Richard Davenport has been a recruiting columnist for the Arkansas Democrat-Gazette since 2007.
The Recruiting Guy:
Mental game gives highly touted DB an edge
STAFF PHOTO BEN GOFF @NWABenGoff -- 07/25/14 Randy Shannon, Arkansas linebacker coach, speaks to the media prior to the George Billingsley NWA Razorback Club Celebrity Scramble golf tournament at the Kingsdale Golf Complex in Bella Vista on Friday July 25, 2014.
Safety Antonyo Sotolongo’s physical talent has allowed him to become one the top prospects in south Florida, but he also credits his mental game for much of his success.
“I think what I'm good at and I'm better than anybody else, is reading the quarterback,” said Sotolongo, who has 11 career interceptions. “Being able to tell when he's trying to look me off or when he’s trying to actually go to the receiver. I feel like I'm a really good playmaker on the field. When the ball is in the air, you better believe I’m going to be around that.”
Sotolongo, 6-0, 195, 4.43 seconds in the 40 yard dash, of Miami Gulliver Prep reports more than 25 scholarship offers from schools like Arkansas, Wisconsin, West Virginia, Wake Forest, Duke and Tulane. Video highlights CLICK HERE
A former teammate at Gulliver, Arkansas cornerback Cornelius Floyd has encouraged him to visit Fayetteville. He plans to take an official visit to see the Hogs.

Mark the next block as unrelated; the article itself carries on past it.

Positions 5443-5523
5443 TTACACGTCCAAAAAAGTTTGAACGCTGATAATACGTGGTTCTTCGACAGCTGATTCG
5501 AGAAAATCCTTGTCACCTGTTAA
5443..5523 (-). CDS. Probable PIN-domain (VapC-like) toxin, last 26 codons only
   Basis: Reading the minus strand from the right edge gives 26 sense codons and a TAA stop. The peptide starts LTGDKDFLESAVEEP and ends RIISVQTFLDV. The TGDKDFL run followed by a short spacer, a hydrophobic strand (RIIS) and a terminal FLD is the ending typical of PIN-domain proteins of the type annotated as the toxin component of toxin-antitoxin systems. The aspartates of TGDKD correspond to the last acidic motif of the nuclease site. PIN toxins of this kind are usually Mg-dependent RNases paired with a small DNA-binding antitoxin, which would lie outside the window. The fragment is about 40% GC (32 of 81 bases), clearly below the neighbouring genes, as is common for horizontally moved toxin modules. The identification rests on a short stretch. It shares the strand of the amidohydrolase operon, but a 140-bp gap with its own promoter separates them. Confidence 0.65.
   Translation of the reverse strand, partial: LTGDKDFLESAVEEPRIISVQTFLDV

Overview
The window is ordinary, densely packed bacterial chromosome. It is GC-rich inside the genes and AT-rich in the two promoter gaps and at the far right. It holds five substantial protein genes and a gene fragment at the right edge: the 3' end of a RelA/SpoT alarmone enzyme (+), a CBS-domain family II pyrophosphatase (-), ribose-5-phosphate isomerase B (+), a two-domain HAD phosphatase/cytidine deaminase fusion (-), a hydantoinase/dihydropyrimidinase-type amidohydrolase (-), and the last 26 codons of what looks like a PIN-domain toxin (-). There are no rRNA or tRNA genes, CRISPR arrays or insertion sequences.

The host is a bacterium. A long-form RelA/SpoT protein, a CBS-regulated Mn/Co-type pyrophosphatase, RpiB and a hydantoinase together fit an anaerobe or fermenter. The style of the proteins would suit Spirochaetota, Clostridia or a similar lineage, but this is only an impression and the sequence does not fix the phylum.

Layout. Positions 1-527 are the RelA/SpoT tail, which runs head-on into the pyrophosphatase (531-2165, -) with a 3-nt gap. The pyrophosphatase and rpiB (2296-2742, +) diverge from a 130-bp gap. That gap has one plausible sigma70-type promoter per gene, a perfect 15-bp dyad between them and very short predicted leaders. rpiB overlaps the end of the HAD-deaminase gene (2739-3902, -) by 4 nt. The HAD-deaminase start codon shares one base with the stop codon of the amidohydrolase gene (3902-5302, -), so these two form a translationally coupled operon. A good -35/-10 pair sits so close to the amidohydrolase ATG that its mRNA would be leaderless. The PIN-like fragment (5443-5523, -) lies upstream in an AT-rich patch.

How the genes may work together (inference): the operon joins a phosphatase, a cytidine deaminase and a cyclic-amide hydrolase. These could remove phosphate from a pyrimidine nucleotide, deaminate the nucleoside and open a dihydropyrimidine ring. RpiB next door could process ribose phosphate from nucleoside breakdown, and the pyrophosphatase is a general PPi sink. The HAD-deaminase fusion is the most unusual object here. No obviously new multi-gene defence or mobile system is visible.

“Arkansas is a good school when it comes to sports,” said Sotolongo, who's being recruited by linebackers coach Randy Shannon. “It’s very lively over there at the games. Their packed crowds are good.”
National recruiting analyst Tom Lemming of CBS Sports Network believes Sotolongo is an elite prospect.
“A hard hitter who closes fast and is excellent in pursuit,” Lemming said. “He earned first-team All Dade County after totaling 74 tackles and four picks and breaking up eight passes. He also returned kickoffs for scores.”
Sotolongo, who’s rated ESPN the No. 57 safety in the nation and the No. 134 prospect in Florida in Florida, is also looking to officially visit West Virginia, Tulane, Wake Forest and Duke.
He’s considering sociology as a major.
“I like finding out what makes someone tick, “ Sotolongo said. “Why they do the things they do? What's their mindset when you're going through things? I like hearing other people stories and find out what they're going through and how I can relate to it.”
Sotolongo returned three interceptions for touchdowns as a junior.
“When I have the ball in my hands, it's off to the races,” Sotolongo said. “It all comes down to that one person. Can you catch me or not? Nine times out of ten, it's not.”